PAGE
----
Distance: 21 miles out and back
Elevation gain: 1680 ft
A Best of the Best descent
This, the most aptly named ride in our list, is the peachiest climb in the Paso Robles (pronounced “PASS-o ROH-bulls,” called just “Paso” by locals) area, a region of good riding among hilly vineyards. It’s a lot like the Robinson Canyon ride—a perfect little two hours of climbing and descending.
Peachy Canyon Rd. has no extraordinary features, and there isn’t a “Wow” moment in the scenery (Robinson Canyon’s landscape is much more striking)—it’s just very nice, conventional riparian oak woodlands, nothing you haven’t seen before. It’s the road contour that makes the ride special, 21 miles of sweetly varied, always-interesting, not-too-hard up and down and back and forth on a perfect road surface. It’s so flawless it feels like a Virtual Reality ride.
(To see an interactive version of the map/elevation profile, click on the ride name, upper left, wait for the new map to load, then click on the “full screen” icon, upper right.)
Peachy Canyon Rd. is a simple Bactrian Camel (i.e. two-humper) ride: climb/descend/climb/descend. The climbing is all moderate, though there is a fair amount of it and it’s not as easy as Mapmyride thinks—I recorded nearly double their total. The road works its way up a small creek canyon (at least it looks like a creek should be down there—I can’t see any water) past wineries and through nice riparian oaks. There are perhaps 8 wineries along the ride, and Peachy Canyon Rd. is a main route from Paso to the rest of the western wine country, which means I wouldn’t do this ride on a weekend when the wine tourists are out. Any other time, it’s pretty empty—on a gorgeous Fall Thursday I saw 10 vehicles in 21 miles.
By the way, the last 3 miles on the ride out look, on the Mapmyride profile, like a steady gradual descent, but in fact it’s a short, delicious little drop followed by pretty rollers.
At road’s end, you’ve got good riding in either direction (see Adding Miles), but wherever else you ride, make sure you come back to this spot, because you must not miss the Peachy Canyon Rd. descent, which is one of the best descents in Bestrides. In places it’s a perfect slalom course—the road surface is glass, the contour is constantly varied and interesting, the pitch is just steep enough so you can rip it without much braking, every curve is sweetly banked, and the sight lines are excellent so oncoming cars don’t catch you out.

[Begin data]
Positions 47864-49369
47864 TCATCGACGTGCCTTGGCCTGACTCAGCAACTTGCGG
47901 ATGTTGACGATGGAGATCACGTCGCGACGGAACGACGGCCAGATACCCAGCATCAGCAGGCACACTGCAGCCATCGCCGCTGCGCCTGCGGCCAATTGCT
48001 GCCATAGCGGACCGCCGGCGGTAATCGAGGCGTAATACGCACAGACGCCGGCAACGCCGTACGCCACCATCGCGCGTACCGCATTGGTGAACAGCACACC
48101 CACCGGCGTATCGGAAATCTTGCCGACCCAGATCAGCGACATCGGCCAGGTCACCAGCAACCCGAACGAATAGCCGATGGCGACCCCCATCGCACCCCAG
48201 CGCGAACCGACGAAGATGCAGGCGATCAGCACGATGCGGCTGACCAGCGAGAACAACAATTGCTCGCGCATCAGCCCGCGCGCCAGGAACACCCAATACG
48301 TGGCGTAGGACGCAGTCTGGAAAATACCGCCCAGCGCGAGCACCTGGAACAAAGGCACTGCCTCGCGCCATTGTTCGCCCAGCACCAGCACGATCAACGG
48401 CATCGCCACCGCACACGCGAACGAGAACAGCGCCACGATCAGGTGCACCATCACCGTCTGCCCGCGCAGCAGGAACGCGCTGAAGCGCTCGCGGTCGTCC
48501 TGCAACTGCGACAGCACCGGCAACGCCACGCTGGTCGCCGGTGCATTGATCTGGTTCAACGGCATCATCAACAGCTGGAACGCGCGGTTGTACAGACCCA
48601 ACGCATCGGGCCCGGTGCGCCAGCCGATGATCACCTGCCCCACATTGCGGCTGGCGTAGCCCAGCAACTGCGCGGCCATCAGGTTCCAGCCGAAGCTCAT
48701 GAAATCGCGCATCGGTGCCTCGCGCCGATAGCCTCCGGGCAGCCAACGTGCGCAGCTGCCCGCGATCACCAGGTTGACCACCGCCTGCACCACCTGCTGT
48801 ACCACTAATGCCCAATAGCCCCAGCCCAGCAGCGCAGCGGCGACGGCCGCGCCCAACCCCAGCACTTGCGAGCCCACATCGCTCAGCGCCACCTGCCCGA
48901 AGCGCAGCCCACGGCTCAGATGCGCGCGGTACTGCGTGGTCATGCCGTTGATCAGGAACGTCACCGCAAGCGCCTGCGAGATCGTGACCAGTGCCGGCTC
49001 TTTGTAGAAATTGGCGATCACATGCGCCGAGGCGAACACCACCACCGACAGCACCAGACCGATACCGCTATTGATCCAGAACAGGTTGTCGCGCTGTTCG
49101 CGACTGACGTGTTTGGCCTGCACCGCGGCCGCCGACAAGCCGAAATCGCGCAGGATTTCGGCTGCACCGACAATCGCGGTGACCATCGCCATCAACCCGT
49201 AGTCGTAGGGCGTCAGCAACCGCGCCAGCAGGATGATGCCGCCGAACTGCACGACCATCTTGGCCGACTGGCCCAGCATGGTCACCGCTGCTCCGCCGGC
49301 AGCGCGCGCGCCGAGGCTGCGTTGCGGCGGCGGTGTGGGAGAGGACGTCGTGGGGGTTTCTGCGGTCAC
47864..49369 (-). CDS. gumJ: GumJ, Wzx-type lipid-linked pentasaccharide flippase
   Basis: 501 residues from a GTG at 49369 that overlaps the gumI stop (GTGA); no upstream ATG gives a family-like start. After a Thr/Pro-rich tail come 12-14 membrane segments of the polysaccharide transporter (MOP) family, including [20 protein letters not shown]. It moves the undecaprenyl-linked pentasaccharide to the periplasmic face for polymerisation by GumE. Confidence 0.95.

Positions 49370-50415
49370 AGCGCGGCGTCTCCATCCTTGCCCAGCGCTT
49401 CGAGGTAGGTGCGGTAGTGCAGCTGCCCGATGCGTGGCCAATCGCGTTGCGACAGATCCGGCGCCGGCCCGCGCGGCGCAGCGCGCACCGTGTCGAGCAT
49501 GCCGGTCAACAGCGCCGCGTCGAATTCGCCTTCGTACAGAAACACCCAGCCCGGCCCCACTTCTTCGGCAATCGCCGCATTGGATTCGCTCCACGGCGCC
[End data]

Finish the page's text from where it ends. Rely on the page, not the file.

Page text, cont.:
Adding miles: From the west end of Peachy Canyon Rd. you’re a short ride up Vineyard Dr. to our Adelaida Rd./Chimney Rock Road ride. Also near you are Willow Creek Rd., Vineyard Drive to your R (busiest road in the area and best ridden downhill), and Jack Creek Rd. Nacimiento Lake Drive is a big, busy road, only suitable as a connector to something better.
If you hate out-and-backs and you’re set up for dirt, you can loop Peachy by riding it one way, then returning via Kiler Canyon Rd, which intersects PCR near PCR’s west end and returns to Paso via some nice canyon scenery. It’s all gravel for its western two-thirds. Of course I would never give up the PCR descent, so I’d only do this riding up Kiler, down Peachy.
Nothing on the west side of Paso Robles is flat, so if you want flatter (or you’re just sick of vineyards) look to the east, as Gandalf told Aragorn. The riding to the northeast of Paso is good if you avoid the straight roads on the map and stick to those that meander, like Estrella Rd., Cross Canyon Rd., and Hog Canyon Rd. While you’re in that area, the mission is worth a visit. The ride to Parkfield is well-regarded—do it as an out and back, and schedule it for when the Parkfield Cafe is open so you can sample their famous burgers. Southeast of Paso, the loop around Santa Margarita Lake (W. Pozo Rd>Parkhill Rd.>Las Pilitas Rd.) is reputed to be good riding, especially in the spring. Don’t fail to stop and check out the Pozo Saloon, a local institution.
A good introduction to the region’s riches is the Great Western Bike Rally, a four-day gathering of riders who camp at the Paso Robles fairgrounds and do pick-up rides in all directions.
You’re 30 miles via Hwy 46 from Cambria and the Santa Rosa Creek Road ride. Or our Santa Rita Rd./Cypress Mountain Rd. ride will let you ride to it. There is also good (not great) riding around San Luis Obispo—the Wildflower Century route (not to be confused with “the Wildflower,” a century out of Chico and the basis for our Table Mt. ride) and the San Luis Obispo Bicycle Club (SLOBC) website are good places to find routes.
Afterthoughts: All three communities mentioned here—Paso Robles, Cambria, and San Luis Obispo—reward a visit. Cambria is a hamlet, Paso is a large town, and SLO is a city, but each has its (substantial) charms. Cayucos, a miniscule village south of Cambria, has a cult following and is worth a visit—check out the fish tacos.